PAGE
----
Ms Usher has seen the positive impact of utilising the cloud in her business. She says: “Combining multiple cloud-based solutions enables us to be a more attentive employer to our employees. As a result, over two thirds (68 per cent) of staff work part time, flexi-hours or from home.” This clearly cuts down on office space and costs, while leaving employees happier.
Mr White also believes moving training to the cloud has been transformational for Best Response Media. “These technologies have single-handedly had the biggest impact on our workforce and performance,” he says. “We have been able to increase efficiencies and reduce costs at the same time.”
Importantly, the ability to review and analyse the impact of cloud-based training is pivotal to its success, says Mr Cook, who predicts a bright future for the uses of cloud computing. “Just because we have lots of content, doesn’t mean it’s actually working. Training analytics can be used to develop more impactful training programmes,” he says.
In addition, collecting and understanding data can help highlight dissonant trends in promotion rates, performance reviews, resignation rates and so on. As a result, employers will benefit from a much better understanding of their own organisational culture, as well as properly trained staff.
Three business leaders discuss the benefits of cloud-based employee development
1) James McAulay, founder of musician bookings platform Encore
Cloud technologies have made employee development seamless and collaborative, and allow materials to naturally evolve as the business evolves. New recruits are given a set of onboarding materials called the Encore Academy. Spreadsheets are used to provide a framework for the onboarding. Recruits are given lists of reading material, checklists and milestones they can mark as completed during their first few weeks. The master spreadsheet links to dozens of other documents, which is extremely simple when everything is in the cloud. This checklist can be updated by anyone in the company, as new materials and articles are created. Every employee at Encore has a one-to-one check-in with their manager on a fortnightly basis, with notes kept in Google Sheets. This makes it easier for managers to keep track of recurring issues, and gives them somewhere to note down successes they want to recognise and areas for improvement between meetings.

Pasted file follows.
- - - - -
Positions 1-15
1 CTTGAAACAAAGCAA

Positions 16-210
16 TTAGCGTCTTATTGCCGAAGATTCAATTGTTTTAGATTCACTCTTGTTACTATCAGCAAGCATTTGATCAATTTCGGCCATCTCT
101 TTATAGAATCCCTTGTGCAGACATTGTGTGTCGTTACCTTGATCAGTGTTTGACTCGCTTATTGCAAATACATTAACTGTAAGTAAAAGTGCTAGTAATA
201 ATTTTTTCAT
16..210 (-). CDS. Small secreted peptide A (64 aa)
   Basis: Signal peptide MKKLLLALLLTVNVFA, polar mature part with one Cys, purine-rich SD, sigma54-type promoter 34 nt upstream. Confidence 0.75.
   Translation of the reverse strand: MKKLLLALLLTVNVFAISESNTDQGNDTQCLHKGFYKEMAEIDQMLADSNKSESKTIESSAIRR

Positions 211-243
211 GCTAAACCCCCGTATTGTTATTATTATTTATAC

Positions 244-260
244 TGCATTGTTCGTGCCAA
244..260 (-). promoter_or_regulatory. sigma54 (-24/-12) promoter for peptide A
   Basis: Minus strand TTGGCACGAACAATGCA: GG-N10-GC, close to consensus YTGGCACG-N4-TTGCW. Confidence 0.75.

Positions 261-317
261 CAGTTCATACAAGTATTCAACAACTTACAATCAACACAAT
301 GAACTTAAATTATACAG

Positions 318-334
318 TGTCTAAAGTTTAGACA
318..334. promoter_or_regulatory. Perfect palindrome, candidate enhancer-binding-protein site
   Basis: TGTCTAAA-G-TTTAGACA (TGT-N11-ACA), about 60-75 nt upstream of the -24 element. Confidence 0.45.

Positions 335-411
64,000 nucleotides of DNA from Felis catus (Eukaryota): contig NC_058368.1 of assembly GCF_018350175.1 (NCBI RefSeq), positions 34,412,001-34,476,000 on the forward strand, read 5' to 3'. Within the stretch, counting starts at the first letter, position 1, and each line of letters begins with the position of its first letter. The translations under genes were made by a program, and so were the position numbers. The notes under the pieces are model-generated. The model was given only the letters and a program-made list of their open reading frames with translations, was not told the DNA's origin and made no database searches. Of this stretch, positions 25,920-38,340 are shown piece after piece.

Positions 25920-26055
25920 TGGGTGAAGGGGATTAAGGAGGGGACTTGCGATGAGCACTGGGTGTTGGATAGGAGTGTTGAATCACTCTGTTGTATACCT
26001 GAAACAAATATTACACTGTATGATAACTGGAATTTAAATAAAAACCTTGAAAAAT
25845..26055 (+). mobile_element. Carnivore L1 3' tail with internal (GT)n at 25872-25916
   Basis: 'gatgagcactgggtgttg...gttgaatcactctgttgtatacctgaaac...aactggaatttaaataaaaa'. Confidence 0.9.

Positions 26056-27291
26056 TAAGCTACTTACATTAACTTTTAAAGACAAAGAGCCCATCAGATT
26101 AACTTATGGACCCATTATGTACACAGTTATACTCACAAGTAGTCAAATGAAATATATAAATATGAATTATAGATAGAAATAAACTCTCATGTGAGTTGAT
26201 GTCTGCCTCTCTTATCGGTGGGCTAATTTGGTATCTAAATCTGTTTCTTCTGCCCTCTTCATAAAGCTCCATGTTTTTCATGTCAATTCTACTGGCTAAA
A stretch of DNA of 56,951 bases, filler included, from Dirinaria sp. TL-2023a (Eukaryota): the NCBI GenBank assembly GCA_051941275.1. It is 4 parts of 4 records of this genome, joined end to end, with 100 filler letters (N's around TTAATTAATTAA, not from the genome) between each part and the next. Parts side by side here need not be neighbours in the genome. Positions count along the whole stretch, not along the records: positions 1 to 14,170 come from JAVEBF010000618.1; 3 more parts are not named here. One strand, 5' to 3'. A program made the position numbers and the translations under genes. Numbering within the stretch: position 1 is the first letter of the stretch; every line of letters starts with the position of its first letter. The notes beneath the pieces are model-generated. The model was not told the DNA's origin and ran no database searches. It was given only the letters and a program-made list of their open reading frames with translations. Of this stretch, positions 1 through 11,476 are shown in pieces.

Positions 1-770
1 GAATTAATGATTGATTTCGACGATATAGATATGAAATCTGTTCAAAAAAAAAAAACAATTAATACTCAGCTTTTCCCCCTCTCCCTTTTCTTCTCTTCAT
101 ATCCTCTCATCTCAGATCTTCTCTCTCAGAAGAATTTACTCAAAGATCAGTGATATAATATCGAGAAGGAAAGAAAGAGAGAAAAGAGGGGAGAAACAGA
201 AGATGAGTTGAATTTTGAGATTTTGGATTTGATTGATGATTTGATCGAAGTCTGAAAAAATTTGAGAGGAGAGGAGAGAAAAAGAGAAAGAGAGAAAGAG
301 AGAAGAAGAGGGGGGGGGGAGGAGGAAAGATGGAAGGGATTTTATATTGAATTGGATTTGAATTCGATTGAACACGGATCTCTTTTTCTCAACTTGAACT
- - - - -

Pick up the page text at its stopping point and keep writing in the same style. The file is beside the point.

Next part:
2) Nigel Davies, founder and chief executive of intranet software provider Claromentis
Our people work flexibly and often from home, so everything happens in our digital workplace, from product development to human resources to culture. That meant e-learning was a natural fit for the way we work, but it’s not enough to offer training in the cloud or even to assign a budget for learning. It has to be cultural. We give everyone in our business a yearly budget of £1,500 each to spend on training courses of their choice. But, finding that some people weren’t taking full advantage of this benefit, we decided to make it a bigger part of our culture. Now we encourage people to attend training courses in small groups, so they get the social benefits, and to report back the highlights. Our learning management system is now a bigger feature in the digital workplace; people see it as soon as they login in the morning.
3) Sean Marshall, vice president for worldwide sales at ecommerce marketing platform Klaviyo
Our sales leaders use the Chorus.ai platform to capture client calls, which are then used for group training. In monthly meetings with team members, we review a series of calls, pause them where needed and then ask questions like, “How do you think this person handled this objection?” and “What do you think of the way they closed the call?” It’s a live forum that we can hold with our team anytime we want to, on the fly. Chorus.ai lets you listen to what actually happened on a call, instead of asking a rep to retell it in a one on one. We hear firsthand how customers are responding to our messaging and what objections they might have. This insight is helping us to drive awesome improvement in our sales team, including quarter-by-quarter increases in our win rate.